Post MDGs: Gbeneol Calls For Global Action Against Poverty

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The Senior Special Assistant to the President on the Millennium Development Goals, Dr Precious Gbeneol has called on the global community to give adequate attention to issues of poverty eradication, inclusion and inequalities in the framing of the successor framework to the MDGs.
The Presidential aide made this declaration at the recently concluded Post-2015 intergovernmental negotiations (Stocktaking session) held at the United Nations Headquarters in New York, according to statement issued by Dr Christopher Otabor, Head, Information and Communications, OSSAP-MDGs.
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According to Dr Gbeneol, “Nigeria believes for the Post-2015 Development Agenda to be truly open, inclusive and transformative, it must take due cognizance of the aspirations and dreams of the less privileged members of the society. The formulation process needs to continue to be inclusive so that developmental realities and not academic conjectures are tackled. This inclusion has the added benefit of increasing community buy-in across the world.”
Dr Gbeneol, while reaffirming the successes recorded in the implementation of pro-poor policies with the MDGs reiterated that the post 2015 framework must cover vital areas that were not attended to in the MDGs.
“The formulation of the Post 2015 Development Agenda is one that has generated a lot of interest following the success of the MDGs. The MDGs has significantly impacted the lives of the poor and vulnerable in developing countries and moving forward, Nigeria is of the view that its unfinished business must be attended to in the next development agenda. The new set of goals must tackle the crucial issues that were not addressed under the current framework, with poverty eradication, access to sustainable energy, infrastructure, population demographics, adequate development financing and governance at the centre.”
Dr Gbeneol maintained that: “the new goals must be carefully woven to integrate the social, economic and environmental dimensions of sustainable development. It must be understood that these are crucial to the process and cannot be left out. If the MDGs framework was the so-called ‘floor’ for development aspirations on which to set more ambitious and contextually appropriate policy aims, then the new framework must consider the most fundamental problems facing the least developed societies in the world. It must tackle those problems first.”
The MDGs boss however lamented the financial constraint in funding the numerous components of the existing framework and urged the global community to address the limitations by providing for adequate financing options.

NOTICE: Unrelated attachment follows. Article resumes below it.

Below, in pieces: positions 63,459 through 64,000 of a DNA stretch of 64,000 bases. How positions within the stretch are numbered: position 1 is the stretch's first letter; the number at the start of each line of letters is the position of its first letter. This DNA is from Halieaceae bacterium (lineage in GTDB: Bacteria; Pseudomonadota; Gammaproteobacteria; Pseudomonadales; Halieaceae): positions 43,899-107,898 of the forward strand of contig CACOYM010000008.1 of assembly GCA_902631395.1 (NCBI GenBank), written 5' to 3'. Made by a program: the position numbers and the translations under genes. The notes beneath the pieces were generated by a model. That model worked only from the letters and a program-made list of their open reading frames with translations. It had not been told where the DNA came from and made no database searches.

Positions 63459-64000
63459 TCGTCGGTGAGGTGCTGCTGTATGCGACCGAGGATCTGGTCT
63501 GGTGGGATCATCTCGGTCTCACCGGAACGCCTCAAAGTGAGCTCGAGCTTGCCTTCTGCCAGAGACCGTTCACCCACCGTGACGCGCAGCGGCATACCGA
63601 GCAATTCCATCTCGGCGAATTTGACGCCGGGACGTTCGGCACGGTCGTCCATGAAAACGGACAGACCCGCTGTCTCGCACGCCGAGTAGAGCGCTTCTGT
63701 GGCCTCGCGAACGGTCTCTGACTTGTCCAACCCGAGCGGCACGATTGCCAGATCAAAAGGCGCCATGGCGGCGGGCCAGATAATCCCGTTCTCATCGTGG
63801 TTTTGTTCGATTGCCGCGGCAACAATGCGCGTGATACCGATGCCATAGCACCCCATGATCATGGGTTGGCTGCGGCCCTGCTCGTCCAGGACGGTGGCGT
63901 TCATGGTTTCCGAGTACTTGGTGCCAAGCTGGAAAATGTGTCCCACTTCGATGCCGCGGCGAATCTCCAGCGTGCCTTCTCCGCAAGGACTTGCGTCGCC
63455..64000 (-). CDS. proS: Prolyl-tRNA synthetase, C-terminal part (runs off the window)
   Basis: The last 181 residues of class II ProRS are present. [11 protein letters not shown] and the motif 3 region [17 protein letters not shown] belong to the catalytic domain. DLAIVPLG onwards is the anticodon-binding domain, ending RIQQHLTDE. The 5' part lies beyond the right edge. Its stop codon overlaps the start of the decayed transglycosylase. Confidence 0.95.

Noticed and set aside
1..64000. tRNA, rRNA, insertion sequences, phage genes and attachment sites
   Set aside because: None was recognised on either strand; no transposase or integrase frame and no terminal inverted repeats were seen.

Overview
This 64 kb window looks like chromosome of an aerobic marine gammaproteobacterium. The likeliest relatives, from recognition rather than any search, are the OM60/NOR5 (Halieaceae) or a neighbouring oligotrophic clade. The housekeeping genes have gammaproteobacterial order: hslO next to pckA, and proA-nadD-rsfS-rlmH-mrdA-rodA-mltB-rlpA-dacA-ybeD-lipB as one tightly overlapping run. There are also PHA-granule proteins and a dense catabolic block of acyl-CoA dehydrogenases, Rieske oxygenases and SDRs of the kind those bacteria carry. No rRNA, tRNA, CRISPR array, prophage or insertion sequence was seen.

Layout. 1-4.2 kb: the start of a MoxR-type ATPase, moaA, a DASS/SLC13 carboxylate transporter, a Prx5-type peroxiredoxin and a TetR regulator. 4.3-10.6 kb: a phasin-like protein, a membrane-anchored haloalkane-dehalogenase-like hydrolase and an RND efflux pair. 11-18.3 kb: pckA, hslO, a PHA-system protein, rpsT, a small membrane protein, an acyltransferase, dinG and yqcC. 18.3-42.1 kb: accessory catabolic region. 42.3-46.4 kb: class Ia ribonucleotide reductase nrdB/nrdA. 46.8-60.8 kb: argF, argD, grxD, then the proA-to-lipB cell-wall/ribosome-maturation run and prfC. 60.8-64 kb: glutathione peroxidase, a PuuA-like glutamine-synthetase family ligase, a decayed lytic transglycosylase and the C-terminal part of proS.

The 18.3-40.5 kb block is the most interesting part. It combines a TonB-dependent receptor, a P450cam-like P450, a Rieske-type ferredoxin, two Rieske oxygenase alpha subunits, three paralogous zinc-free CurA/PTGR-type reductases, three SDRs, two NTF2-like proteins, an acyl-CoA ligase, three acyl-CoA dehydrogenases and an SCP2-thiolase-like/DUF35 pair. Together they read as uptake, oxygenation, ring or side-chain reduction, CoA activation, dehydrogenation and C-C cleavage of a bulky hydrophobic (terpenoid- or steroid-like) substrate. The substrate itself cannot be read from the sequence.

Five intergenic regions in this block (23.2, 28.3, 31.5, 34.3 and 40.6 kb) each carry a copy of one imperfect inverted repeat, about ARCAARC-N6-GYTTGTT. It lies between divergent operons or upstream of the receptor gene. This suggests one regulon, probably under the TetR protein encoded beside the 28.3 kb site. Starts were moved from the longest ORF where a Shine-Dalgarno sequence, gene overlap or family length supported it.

“Nigeria is of the view that goals without the means of implementation would remain mere rhetoric. In this regard, we stress that the Post-2015 Development Agenda must be ambitious in terms of allocation of resources and definition of the means of implementation.  Nigeria believes that the report of the Intergovernmental Committee of Experts on Sustainable Development Financing has provided viable financing options for the implementation of the new agenda. Similarly, Nigeria believes that the achievement of sustainable development should be considered as shared responsibility. Therefore, global partnership in the Post-2015 Development Agenda should embrace all relevant stakeholders including governments, private sector, philanthropists and civil society.”
Dr Gbeneol noted that the scale of resources needed for the implementation of the Post 2015 Development Agenda is daunting especially for resource-poor countries. According to her, many of the countries lagging behind in the implementation of MDGs lacked necessary resources to actualise the goals. She therefore added that as collective aspiration rises towards ensuring that no one is left behind in the next dispensation, there is need to mobilize key players to support the implementation of the new agenda.
In this regard, the SSAP-MDGs stressed that domestic resource mobilization would play a critical role and ensure national ownership of the new agenda. Thus, the governments must endeavour to improve their tax system, block all avenues of tax evasion and leakages.
Since the adoption of the MDGs in 2000, the agenda has served as the minimum benchmark for development. However, one of the weakest elements of the MDGs remained the global partnership. Nigeria is of the view that the means of implementation for each of the goals should be clearly defined in the Post 2015 Development Agenda.

“We therefore stress the need to harness resources from different sources including governments, the private sector, philanthropists and the civil society. More importantly, Nigeria believes that Official Development Assistance should continue to play a key role in the implementation of the new agenda. In this regard, we urge developed countries to fulfil their commitments to developing countries in the Post 2015 Development Agenda.” Dr Gbeneol Stated.

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